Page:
Elvis...and others.

I believe that I read somewhere that Elvis and many other dead celebrities still have agents which interested me. Does this stretch to other dead historical figures? If I wanted to contact the official office of Lord Nelson, who would I write to? Does Hitler have an official online presence? How do I get in touch with Edgar Rice Burroughs? Are these people represented anywhere?

Edgar Rice Burroughs is represented by ERB Inc. They have a web site at http://www.tarzan.org/about_erb_inc.html which lists the following contact info:

Edgar Rice Burroughs, Inc.
P.O. Box 570277
Tarzana, CA 91357-0277

When Hitler died, his nephew refused his estate. Hitler’s estate (whose most valuable asset at that time was the royalties from Mein Kampf) went to the state of Bavaria, who refuse to allow the book to be published. The copyright on it has since expired. The rights to Hitler’s images and such could still be claimed by Hitler’s closest living relatives, but they have all refused any royalties. The state of Bavaria donates all royalties received to charity.

After Lord Nelson’s death, Lady Hamilton lived a very lavish lifestyle that burned through his money and put herself in debt. A group of trustees attempted to manage his estate but much of it had to be sold off. If there is any current representation of his estate I couldn’t find it in my (admittedly quick) google search.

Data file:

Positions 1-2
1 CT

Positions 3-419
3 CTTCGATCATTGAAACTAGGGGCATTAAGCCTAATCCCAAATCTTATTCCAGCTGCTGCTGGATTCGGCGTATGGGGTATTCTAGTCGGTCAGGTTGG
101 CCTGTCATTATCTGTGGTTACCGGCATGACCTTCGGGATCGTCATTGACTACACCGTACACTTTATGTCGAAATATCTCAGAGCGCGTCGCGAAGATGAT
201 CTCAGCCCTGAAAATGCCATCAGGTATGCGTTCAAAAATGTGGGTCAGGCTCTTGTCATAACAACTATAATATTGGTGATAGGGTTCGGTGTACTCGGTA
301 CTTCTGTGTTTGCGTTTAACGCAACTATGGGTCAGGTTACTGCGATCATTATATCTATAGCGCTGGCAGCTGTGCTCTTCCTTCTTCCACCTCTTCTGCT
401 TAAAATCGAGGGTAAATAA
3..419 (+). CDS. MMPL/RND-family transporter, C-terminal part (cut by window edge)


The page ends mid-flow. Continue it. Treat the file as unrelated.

BTW, according to Forbes, Elvis earned $55 million last year, the same amount as Justin Bieber. Not bad for a dead guy.

CBS show 60 Minutes had a story on an agency that specialized in dead celebrities and athletes.
don’t recall but it was years ago.

and here it is… http://www.cbsnews.com/video/watch/?id=7228500n

Many dead celebrities have heir(s) who get rights to intellectual property. If the property is sufficiently valuable then it makes sense to ahv someone manage that. There’s a list somewhere of the top dead moneymakers and Elvis is near the top of that list. (IIRC, Michael Jackson is the winner now).

I don’t think there’s any money for Abraham Lincoln, for example - copyrights are long gone, and most of his activity was government and so public domain anyway. I.e. Kennedy’s or FDR’s inauguration address is a government function, and so I imagine public property; but “I Have a Dream” was a speech written and presented by MLK for a non-government event and so copyright. Apparently his heir have been actively pursuing anyone for royalties.

The question is how deep it goes? In a way, there’s the public event and news function, so the paparazzi do not need permission and do not pay royalties for snapping celebrities doing newsworthy things like crossing the street. However, I don’t know what the situation is for, say, a movie like “The Aviator”. Obviously if someone is playing Catherine Hepburn, her likeness is not being used (Unless they show some real historical photos). Same for Howard Hughes - showing diCaprio with slicked back hair is not impinging on a celebrity’s image. As they are valid historical figures, I suppose you can use their names…